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Many islands in the Adriatic are popular sailing destinations. Every island is unique and tells a different story, both when considering its history and geography.  Each offers a different type of holiday experience: a peaceful vacation, a holiday filled with sports activities, or time spent exploring history and culture. Among over 1000 islands here are some of the top sailing destinations in Croatia:

The island of Hvar boasts the most exciting night life and the largest amount of sunshine per year. Hvar town is a great place if you prefer yachting and clubbing. A more peaceful atmosphere of Stari Grad and Jelsa are ideal for exploring the historic sites.

The best way to discover the beauty of Hvar town is during a sailing vacation. You will encounter the view of hundreds of boats at anchor and the town square with the 17th century Arsenal and the Renaissance cathedral of St Stephen.

There are many places for anchoring along the island’s shores. Numerous pebbly bays are located on the Hvar’s southern coast. Popular beaches include Milna and Dubovica. Rent a boat and explore Pakleni Islands, located in the vicinity of Hvar town.

Korčula, at the eastern terminus of the D118 road
Korčula, at the eastern terminus of the D118 road (Photo credit: Wikipedia)

When approaching Korčula town on a sailboat the view of fortified walls is reminiscent of a smaller version of Dubrovnik. The town boasts 15th century Venetian architecture and is the birthplace, although there is no specific proof, of the famous explorer and traveler Marco Polo. Korčula is also well known for Moreška, the traditional sword dance recalling medieval battles.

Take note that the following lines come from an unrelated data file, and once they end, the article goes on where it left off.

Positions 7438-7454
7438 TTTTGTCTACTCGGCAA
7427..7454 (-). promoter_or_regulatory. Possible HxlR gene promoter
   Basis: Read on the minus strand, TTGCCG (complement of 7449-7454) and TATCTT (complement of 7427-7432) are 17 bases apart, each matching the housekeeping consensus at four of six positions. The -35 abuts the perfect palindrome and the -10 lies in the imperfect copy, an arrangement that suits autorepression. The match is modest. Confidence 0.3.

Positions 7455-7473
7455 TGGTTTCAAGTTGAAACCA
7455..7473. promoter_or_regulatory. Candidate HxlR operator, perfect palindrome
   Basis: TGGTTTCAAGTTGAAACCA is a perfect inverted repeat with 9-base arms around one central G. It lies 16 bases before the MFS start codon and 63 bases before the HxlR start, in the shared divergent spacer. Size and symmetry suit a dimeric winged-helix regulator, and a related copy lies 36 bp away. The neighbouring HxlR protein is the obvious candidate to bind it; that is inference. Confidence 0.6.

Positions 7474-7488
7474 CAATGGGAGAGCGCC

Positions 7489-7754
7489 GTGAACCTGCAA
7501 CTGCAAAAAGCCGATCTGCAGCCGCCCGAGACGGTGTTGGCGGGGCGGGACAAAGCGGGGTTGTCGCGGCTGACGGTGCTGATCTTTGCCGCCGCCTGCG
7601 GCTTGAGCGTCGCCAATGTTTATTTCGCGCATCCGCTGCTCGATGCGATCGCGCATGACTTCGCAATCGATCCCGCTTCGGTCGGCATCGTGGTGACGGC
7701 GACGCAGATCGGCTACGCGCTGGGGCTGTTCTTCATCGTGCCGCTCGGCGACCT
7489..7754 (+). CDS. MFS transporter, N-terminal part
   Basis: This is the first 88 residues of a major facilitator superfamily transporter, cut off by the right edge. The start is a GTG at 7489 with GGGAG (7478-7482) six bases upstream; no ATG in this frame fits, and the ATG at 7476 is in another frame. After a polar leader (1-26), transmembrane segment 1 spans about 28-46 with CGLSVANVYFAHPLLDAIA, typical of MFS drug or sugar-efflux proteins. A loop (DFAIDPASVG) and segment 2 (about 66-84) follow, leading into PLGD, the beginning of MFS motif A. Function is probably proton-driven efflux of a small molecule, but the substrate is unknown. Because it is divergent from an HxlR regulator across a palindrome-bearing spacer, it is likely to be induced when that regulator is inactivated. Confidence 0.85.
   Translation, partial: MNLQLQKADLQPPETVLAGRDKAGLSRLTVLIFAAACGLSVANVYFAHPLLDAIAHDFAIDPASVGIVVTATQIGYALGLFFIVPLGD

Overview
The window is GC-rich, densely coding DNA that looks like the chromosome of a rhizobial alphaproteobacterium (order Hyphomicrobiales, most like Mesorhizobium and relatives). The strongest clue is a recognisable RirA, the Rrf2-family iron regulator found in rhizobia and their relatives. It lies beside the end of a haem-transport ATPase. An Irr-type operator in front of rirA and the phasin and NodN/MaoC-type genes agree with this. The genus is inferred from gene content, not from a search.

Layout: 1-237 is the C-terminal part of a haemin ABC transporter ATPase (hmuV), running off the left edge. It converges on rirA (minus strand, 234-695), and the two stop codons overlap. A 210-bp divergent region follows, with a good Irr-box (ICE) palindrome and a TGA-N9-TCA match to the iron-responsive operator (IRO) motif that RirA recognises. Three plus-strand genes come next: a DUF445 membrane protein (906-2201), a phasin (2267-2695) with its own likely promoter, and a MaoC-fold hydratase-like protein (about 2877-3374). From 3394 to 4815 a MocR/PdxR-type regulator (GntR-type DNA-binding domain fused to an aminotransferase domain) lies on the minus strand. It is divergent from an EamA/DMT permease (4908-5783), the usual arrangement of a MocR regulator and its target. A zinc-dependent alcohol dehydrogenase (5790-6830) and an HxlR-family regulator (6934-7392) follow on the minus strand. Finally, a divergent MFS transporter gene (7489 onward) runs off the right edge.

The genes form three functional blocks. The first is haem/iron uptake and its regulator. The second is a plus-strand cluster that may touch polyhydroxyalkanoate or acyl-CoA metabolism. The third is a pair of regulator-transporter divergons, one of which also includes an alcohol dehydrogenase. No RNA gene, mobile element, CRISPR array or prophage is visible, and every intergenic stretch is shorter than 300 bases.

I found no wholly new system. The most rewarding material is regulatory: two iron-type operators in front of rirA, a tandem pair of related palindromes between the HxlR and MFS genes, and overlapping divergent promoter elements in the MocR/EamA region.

Apart from Korčula town most of the island is rural in character and covered with forests and vineyards. Korčula is a great sailboat charter destination because its coast is indented with many hidden bays and beaches. These secluded coves include sandy beach Lumbarda, pebbly coves of the southern coast and the beaches on the island of Proizd, in the vicinity of Vela Luka.

Vis

The picturesque island of Vis is popular for its laid back atmosphere, excellent wines and numerous secluded bays. When visiting Vis don’t miss your chance to try excellent local seafood and wines, such as Vugava and Plavac.

The farthest island off the central Dalmatia coast owes its isolated atmosphere to its history as a former army base. Two main settlements are the fishing towns of Komiža and Vis. Some of the secluded bays you can visit on a sailboat are Stončica, pebbly beach Srebrena with sandy sea bottom or Stiniva with the dramatic landscape of cliffs and crystal clear sea. You can sail to the island of Biševo from Komiža bay and visit the famous Blue Cave.

Kornati

The maze of 140 islands, islets and reefs is an ideal sailing destination. The barren landscape of the north Dalmatia archipelago creates the desert-like atmosphere. Sparse soil and almost no vegetation are mixed with vast areas of rocks and cliffs. The only exception is the area covered with vineyards and olive groves in the northeastern part of the island of Kornat.

There are no permanent settlements and no fresh water. Popular stops on the sailing routes around the barren and uninhabited islands are the two marinas, located on the islands of Piškera and Žut.

Mljet
Mljet (Photo credit: Draig)

Mljet

A large part of the south Dalmatia island of Mljet belongs to the national park. There the saltwater lakes are surrounded with dense forests and vineyards. Mljet is a great sailing destination if you want to get away from the tourist crowds and enjoy the serenity of untouched nature.

When arriving to Mljet on a boat, sail to Pomena or Polače on the western coast. If you want to explore the eastern coast, the best place for anchorage is at Okuklje. Mljet’s eastern coast boasts the only sandy beach on the island, Saplunara.

Pag

The island of Pag, located off the coast of northern Dalmatia, has recently become a popular spot for summer beach parties. The barren landscape resembles, in some parts, moonlike surfaces. Pag’s ruins and archeological sites are steeped in rich history, dating back to the Illyrian and Roman times.

Pag is also well known for its lace, lamb and cheese. The salty grass gives the sheep’s milk its distinctive flavor.

Some of the places you should visit on a sailboat charter vacation include Caska bay, Zrće, ACI marina Šimuni and the northernmost village of Lun.

About the Author

SailingEurope Group is a leading European sailboat and yacht charter portals.

They run a very busy sailing and travel blog and have a large social community.

Visit their website for more sailing destinations in Croatia.

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